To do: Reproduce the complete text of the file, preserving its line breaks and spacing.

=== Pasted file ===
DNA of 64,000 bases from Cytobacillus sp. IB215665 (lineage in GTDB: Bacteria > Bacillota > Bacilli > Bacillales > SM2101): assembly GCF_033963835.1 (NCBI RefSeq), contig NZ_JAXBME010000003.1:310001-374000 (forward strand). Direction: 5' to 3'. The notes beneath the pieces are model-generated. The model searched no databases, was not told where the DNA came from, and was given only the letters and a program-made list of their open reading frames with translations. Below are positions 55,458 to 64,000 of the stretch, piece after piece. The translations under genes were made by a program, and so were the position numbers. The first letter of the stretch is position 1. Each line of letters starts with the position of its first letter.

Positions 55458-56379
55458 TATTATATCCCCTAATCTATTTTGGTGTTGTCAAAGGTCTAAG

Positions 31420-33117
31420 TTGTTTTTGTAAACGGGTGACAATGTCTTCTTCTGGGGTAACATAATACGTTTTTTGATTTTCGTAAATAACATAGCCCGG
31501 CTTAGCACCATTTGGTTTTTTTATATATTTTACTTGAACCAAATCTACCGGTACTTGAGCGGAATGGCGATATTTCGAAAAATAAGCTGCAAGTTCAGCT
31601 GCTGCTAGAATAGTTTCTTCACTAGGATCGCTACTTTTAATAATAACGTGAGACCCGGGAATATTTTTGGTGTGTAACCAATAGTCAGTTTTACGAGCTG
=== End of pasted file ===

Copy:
DNA of 64,000 bases from Cytobacillus sp. IB215665 (lineage in GTDB: Bacteria > Bacillota > Bacilli > Bacillales > SM2101): assembly GCF_033963835.1 (NCBI RefSeq), contig NZ_JAXBME010000003.1:310001-374000 (forward strand). Direction: 5' to 3'. The notes beneath the pieces are model-generated. The model searched no databases, was not told where the DNA came from, and was given only the letters and a program-made list of their open reading frames with translations. Below are positions 55,458 to 64,000 of the stretch, piece after piece. The translations under genes were made by a program, and so were the position numbers. The first letter of the stretch is position 1. Each line of letters starts with the position of its first letter.

Positions 55458-56379
55458 TATTATATCCCCTAATCTATTTTGGTGTTGTCAAAGGTCTAAG

Positions 31420-33117
31420 TTGTTTTTGTAAACGGGTGACAATGTCTTCTTCTGGGGTAACATAATACGTTTTTTGATTTTCGTAAATAACATAGCCCGG
31501 CTTAGCACCATTTGGTTTTTTTATATATTTTACTTGAACCAAATCTACCGGTACTTGAGCGGAATGGCGATATTTCGAAAAATAAGCTGCAAGTTCAGCT
31601 GCTGCTAGAATAGTTTCTTCACTAGGATCGCTACTTTTAATAATAACGTGAGACCCGGGAATATTTTTGGTGTGTAACCAATAGTCAGTTTTACGAGCTG